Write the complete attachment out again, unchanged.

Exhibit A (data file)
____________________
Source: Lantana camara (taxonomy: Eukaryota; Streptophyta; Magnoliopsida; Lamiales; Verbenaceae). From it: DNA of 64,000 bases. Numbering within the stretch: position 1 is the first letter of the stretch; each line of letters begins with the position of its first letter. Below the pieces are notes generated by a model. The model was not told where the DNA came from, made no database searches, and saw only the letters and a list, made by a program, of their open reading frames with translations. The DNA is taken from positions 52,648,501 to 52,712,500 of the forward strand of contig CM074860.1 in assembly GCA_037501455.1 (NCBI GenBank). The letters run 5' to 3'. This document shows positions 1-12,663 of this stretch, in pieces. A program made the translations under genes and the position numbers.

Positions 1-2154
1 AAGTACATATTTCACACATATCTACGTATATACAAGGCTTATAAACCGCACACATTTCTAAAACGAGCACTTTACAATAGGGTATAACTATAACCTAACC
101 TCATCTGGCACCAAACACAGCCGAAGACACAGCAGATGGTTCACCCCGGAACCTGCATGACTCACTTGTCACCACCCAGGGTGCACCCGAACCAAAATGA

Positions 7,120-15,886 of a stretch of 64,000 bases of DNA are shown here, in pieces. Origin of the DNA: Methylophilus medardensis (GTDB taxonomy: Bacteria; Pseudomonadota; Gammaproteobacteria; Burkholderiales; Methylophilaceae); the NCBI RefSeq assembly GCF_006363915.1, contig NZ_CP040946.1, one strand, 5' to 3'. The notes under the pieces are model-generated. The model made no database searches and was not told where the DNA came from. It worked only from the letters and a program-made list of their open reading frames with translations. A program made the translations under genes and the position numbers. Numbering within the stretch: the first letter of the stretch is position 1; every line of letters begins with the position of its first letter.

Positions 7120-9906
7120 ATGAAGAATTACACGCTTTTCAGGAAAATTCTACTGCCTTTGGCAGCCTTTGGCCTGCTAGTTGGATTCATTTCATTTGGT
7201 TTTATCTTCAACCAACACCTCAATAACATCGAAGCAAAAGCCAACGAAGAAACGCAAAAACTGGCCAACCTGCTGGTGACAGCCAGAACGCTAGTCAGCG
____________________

Source: Lantana camara (taxonomy: Eukaryota; Streptophyta; Magnoliopsida; Lamiales; Verbenaceae). From it: DNA of 64,000 bases. Numbering within the stretch: position 1 is the first letter of the stretch; each line of letters begins with the position of its first letter. Below the pieces are notes generated by a model. The model was not told where the DNA came from, made no database searches, and saw only the letters and a list, made by a program, of their open reading frames with translations. The DNA is taken from positions 52,648,501 to 52,712,500 of the forward strand of contig CM074860.1 in assembly GCA_037501455.1 (NCBI GenBank). The letters run 5' to 3'. This document shows positions 1-12,663 of this stretch, in pieces. A program made the translations under genes and the position numbers.

Positions 1-2154
1 AAGTACATATTTCACACATATCTACGTATATACAAGGCTTATAAACCGCACACATTTCTAAAACGAGCACTTTACAATAGGGTATAACTATAACCTAACC
101 TCATCTGGCACCAAACACAGCCGAAGACACAGCAGATGGTTCACCCCGGAACCTGCATGACTCACTTGTCACCACCCAGGGTGCACCCGAACCAAAATGA

Positions 7,120-15,886 of a stretch of 64,000 bases of DNA are shown here, in pieces. Origin of the DNA: Methylophilus medardensis (GTDB taxonomy: Bacteria; Pseudomonadota; Gammaproteobacteria; Burkholderiales; Methylophilaceae); the NCBI RefSeq assembly GCF_006363915.1, contig NZ_CP040946.1, one strand, 5' to 3'. The notes under the pieces are model-generated. The model made no database searches and was not told where the DNA came from. It worked only from the letters and a program-made list of their open reading frames with translations. A program made the translations under genes and the position numbers. Numbering within the stretch: the first letter of the stretch is position 1; every line of letters begins with the position of its first letter.

Positions 7120-9906
7120 ATGAAGAATTACACGCTTTTCAGGAAAATTCTACTGCCTTTGGCAGCCTTTGGCCTGCTAGTTGGATTCATTTCATTTGGT
7201 TTTATCTTCAACCAACACCTCAATAACATCGAAGCAAAAGCCAACGAAGAAACGCAAAAACTGGCCAACCTGCTGGTGACAGCCAGAACGCTAGTCAGCG